Guest chefs have included Jacqueline Blanchard, owner of Coutelier NOLA; Nina Compton, owner of Compère Lapin; and Holly Goetting, executive chef of Charley G’s; Anne Kearney, owner of Rue Dumaine; and Suzanne Willett, owner of Felicia Suzanne’s.  

This week’s guest is Nicholls alum Meg Bickard. Bickard was hired by Commander’s Palace Chef Tony McPhail after graduating from the Chef John Folse Culinary Institute. In just one year, she worked her way up from the hotline to become the first ever female sous chef at Commander’s Palace. Last December, Meg was named executive chef at Café Adelaide in New Orleans.

The Larose native will demonstrate how to make hand-pulled mozzarella ravioli.

Seating is limited, so please reserve your spot at

NOTE: If you would like to cover the event, please let me know, and I’ll take care of your reservation.

Donations Fuel Oilfield Simulator

Morgan City Oilfield Rodeo Donation 2016
Photo from left to right: Neal Weaver, Nicholls vice president of university advancement; Loreta Dupre, events coordinator for MCOFR; Joey Cannata, operations manager at Tanks-A-Lot; Bruce Murphy, Nicholls President; Mike Gautreaux, executive director of PETSM; John Doucet, Nicholls dean of College of Arts and Sciences. Photo by Misty Leigh McElroy/Nicholls State University

FOR IMMEDIATE RELEASE: September 2, 2016

CONTACT: Jacob Batte, Media Relations and Publications Coordinator,

985.448.4141 or

THIBODAUX, La. — The Morgan City Oilfield Fishing Rodeo has donated $9,000 to Nicholls State University’s Department of Petroleum Engineering Technology and Safety Management, which will use the contribution to purchase equipment for the program’s Well Control Simulation Lab.

“Education is the foundation of everything in our area,”  said Loretta Dupre, the fishing rodeo’s events coordinator and a Nicholls alum. “Every year we give back all the money that we raise to help support the growth of the oilfield industry and local community.”

Last August, the organization presented Nicholls with a $13,000 check that the university allocated toward renovating Gouaux Hall classrooms and labs, used exclusively by PETSM students. That raises their total donations to the university to $36,000.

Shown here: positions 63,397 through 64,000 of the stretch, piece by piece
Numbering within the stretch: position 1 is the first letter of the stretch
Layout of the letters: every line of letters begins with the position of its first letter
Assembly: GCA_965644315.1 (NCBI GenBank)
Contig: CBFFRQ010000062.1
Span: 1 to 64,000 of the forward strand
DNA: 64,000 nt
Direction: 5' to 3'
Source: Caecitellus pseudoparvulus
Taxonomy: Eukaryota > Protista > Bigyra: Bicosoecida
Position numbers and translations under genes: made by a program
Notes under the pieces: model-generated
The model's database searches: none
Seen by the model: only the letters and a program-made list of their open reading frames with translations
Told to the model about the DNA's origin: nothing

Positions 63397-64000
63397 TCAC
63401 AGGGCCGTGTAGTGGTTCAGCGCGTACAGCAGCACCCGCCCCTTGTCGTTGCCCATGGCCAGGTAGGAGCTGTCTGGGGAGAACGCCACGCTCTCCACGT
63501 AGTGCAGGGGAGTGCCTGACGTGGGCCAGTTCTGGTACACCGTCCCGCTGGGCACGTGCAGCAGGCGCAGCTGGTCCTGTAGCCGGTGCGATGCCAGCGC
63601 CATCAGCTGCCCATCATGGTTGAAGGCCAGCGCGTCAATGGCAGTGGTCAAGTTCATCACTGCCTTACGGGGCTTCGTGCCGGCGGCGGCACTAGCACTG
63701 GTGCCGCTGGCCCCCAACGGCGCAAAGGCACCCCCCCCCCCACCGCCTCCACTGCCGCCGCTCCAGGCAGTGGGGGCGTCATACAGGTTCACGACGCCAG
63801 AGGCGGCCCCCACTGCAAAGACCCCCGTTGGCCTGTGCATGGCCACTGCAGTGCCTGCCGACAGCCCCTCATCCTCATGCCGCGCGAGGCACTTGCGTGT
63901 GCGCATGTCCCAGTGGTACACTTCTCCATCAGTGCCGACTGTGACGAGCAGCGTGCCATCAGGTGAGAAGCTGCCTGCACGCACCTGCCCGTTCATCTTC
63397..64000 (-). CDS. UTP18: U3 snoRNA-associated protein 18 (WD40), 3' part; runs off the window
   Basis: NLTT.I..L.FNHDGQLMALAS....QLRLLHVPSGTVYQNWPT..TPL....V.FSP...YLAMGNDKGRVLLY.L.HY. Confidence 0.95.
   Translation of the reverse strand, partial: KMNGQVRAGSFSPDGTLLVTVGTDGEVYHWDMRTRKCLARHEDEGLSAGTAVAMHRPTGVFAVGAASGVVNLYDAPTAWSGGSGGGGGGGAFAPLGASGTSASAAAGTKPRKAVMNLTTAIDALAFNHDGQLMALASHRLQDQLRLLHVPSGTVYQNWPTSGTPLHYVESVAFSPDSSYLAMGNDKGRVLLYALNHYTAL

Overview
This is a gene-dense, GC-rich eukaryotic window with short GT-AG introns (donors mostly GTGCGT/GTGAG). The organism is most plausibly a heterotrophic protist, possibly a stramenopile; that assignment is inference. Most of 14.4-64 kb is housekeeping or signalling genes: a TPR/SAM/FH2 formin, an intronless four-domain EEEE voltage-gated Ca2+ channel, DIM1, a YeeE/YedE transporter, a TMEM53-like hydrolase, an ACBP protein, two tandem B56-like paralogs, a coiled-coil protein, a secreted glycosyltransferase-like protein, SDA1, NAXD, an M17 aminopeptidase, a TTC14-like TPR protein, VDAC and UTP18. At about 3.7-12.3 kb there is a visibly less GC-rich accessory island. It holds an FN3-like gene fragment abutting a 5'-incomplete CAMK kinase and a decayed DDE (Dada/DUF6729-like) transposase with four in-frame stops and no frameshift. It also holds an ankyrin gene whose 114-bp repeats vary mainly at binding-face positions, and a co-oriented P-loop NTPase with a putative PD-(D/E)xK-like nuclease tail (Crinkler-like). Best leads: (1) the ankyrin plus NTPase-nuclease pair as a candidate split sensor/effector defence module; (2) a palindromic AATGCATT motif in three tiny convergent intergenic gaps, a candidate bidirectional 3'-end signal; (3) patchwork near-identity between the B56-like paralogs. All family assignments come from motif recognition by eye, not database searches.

Founded in 2013 by Morgan City-based deepwater container specialist Tanks-A-Lot, the nonprofit hosts its fishing rodeo each May with the purpose of promoting community spirit in the local oil and gas industry while benefiting notable organizations for future growth within the community. Tanks-A-Lot employees, many of whom are Nicholls alumni, and countless volunteers have worked to ensure each rodeo is more successful than the one before.

“The sole effort is to raise funds to support higher education, the oil and gas industry, and our area,” said Joey Cannata, operations manager at Tanks-A-Lot.

Nicholls will be the only university in the Gulf South to have a well control simulator, which will provide a virtual drilling experience inside the classroom, on its campus.

“All the big drilling companies use this equipment to train their employees,” said Michael Gautreaux, executive director of PETSM. “Thanks to this generous donation and other industry support, Nicholls students will have the unique opportunity to receive this training and experience in the classroom, giving them a competitive advantage.”

Nicholls Culinary students to cook up fundraiser for flood victims Friday

THIBODAUX, La. — Nicholls State University will host a Jambalaya Lunch on Friday to benefit the Nicholls Flood Emergency Relief Fund for students affected by the historic flooding earlier this month.

As a service-learning event, students in the Chef John Folse Culinary Institute will put their culinary skills into action by preparing 1,000 pounds of chicken, sausage and andouille jambalaya.